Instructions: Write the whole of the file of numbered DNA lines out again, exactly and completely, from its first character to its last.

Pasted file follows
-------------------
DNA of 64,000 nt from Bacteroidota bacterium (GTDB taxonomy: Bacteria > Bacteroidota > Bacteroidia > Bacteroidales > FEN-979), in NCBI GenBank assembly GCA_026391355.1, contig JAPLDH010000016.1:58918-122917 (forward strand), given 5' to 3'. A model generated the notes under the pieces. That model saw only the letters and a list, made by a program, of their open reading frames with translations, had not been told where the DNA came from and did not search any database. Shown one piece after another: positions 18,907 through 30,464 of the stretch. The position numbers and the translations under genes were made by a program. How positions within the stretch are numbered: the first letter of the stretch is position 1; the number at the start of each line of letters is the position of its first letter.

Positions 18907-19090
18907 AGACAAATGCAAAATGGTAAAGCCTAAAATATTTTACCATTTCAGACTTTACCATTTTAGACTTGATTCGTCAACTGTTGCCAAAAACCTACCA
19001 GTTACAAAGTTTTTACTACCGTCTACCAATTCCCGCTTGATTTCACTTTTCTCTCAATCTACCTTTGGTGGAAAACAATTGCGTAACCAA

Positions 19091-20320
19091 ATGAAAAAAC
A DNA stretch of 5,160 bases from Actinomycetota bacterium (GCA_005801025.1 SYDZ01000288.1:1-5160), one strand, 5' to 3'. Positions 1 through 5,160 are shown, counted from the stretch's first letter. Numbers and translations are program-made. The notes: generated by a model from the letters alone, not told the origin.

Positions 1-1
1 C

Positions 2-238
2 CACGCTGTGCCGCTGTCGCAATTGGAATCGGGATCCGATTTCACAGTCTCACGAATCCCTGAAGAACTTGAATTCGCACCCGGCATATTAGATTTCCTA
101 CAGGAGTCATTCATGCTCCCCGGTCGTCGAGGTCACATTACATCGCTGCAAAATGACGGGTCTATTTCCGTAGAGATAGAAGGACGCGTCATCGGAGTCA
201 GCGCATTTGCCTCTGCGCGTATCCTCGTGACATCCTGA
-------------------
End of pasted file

DNA of 64,000 nt from Bacteroidota bacterium (GTDB taxonomy: Bacteria > Bacteroidota > Bacteroidia > Bacteroidales > FEN-979), in NCBI GenBank assembly GCA_026391355.1, contig JAPLDH010000016.1:58918-122917 (forward strand), given 5' to 3'. A model generated the notes under the pieces. That model saw only the letters and a list, made by a program, of their open reading frames with translations, had not been told where the DNA came from and did not search any database. Shown one piece after another: positions 18,907 through 30,464 of the stretch. The position numbers and the translations under genes were made by a program. How positions within the stretch are numbered: the first letter of the stretch is position 1; the number at the start of each line of letters is the position of its first letter.

Positions 18907-19090
18907 AGACAAATGCAAAATGGTAAAGCCTAAAATATTTTACCATTTCAGACTTTACCATTTTAGACTTGATTCGTCAACTGTTGCCAAAAACCTACCA
19001 GTTACAAAGTTTTTACTACCGTCTACCAATTCCCGCTTGATTTCACTTTTCTCTCAATCTACCTTTGGTGGAAAACAATTGCGTAACCAA

Positions 19091-20320
19091 ATGAAAAAAC
A DNA stretch of 5,160 bases from Actinomycetota bacterium (GCA_005801025.1 SYDZ01000288.1:1-5160), one strand, 5' to 3'. Positions 1 through 5,160 are shown, counted from the stretch's first letter. Numbers and translations are program-made. The notes: generated by a model from the letters alone, not told the origin.

Positions 1-1
1 C

Positions 2-238
2 CACGCTGTGCCGCTGTCGCAATTGGAATCGGGATCCGATTTCACAGTCTCACGAATCCCTGAAGAACTTGAATTCGCACCCGGCATATTAGATTTCCTA
101 CAGGAGTCATTCATGCTCCCCGGTCGTCGAGGTCACATTACATCGCTGCAAAATGACGGGTCTATTTCCGTAGAGATAGAAGGACGCGTCATCGGAGTCA
201 GCGCATTTGCCTCTGCGCGTATCCTCGTGACATCCTGA